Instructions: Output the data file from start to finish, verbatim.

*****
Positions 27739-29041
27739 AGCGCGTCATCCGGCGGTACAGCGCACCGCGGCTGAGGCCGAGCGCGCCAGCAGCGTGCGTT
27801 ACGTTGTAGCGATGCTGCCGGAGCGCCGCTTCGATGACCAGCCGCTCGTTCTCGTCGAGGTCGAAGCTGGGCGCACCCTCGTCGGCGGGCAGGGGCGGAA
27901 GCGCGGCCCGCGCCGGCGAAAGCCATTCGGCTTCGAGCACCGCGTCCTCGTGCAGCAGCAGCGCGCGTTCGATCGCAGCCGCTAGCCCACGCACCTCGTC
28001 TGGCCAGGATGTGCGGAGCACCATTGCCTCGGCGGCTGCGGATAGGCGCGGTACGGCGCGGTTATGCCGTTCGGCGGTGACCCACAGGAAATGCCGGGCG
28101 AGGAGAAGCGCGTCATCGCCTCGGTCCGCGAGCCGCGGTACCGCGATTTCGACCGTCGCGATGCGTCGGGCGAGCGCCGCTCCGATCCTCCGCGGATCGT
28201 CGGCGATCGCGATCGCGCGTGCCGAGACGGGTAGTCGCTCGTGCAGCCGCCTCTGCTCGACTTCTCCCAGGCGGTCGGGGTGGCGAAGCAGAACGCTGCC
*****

Positions 27739-29041
27739 AGCGCGTCATCCGGCGGTACAGCGCACCGCGGCTGAGGCCGAGCGCGCCAGCAGCGTGCGTT
27801 ACGTTGTAGCGATGCTGCCGGAGCGCCGCTTCGATGACCAGCCGCTCGTTCTCGTCGAGGTCGAAGCTGGGCGCACCCTCGTCGGCGGGCAGGGGCGGAA
27901 GCGCGGCCCGCGCCGGCGAAAGCCATTCGGCTTCGAGCACCGCGTCCTCGTGCAGCAGCAGCGCGCGTTCGATCGCAGCCGCTAGCCCACGCACCTCGTC
28001 TGGCCAGGATGTGCGGAGCACCATTGCCTCGGCGGCTGCGGATAGGCGCGGTACGGCGCGGTTATGCCGTTCGGCGGTGACCCACAGGAAATGCCGGGCG
28101 AGGAGAAGCGCGTCATCGCCTCGGTCCGCGAGCCGCGGTACCGCGATTTCGACCGTCGCGATGCGTCGGGCGAGCGCCGCTCCGATCCTCCGCGGATCGT
28201 CGGCGATCGCGATCGCGCGTGCCGAGACGGGTAGTCGCTCGTGCAGCCGCCTCTGCTCGACTTCTCCCAGGCGGTCGGGGTGGCGAAGCAGAACGCTGCC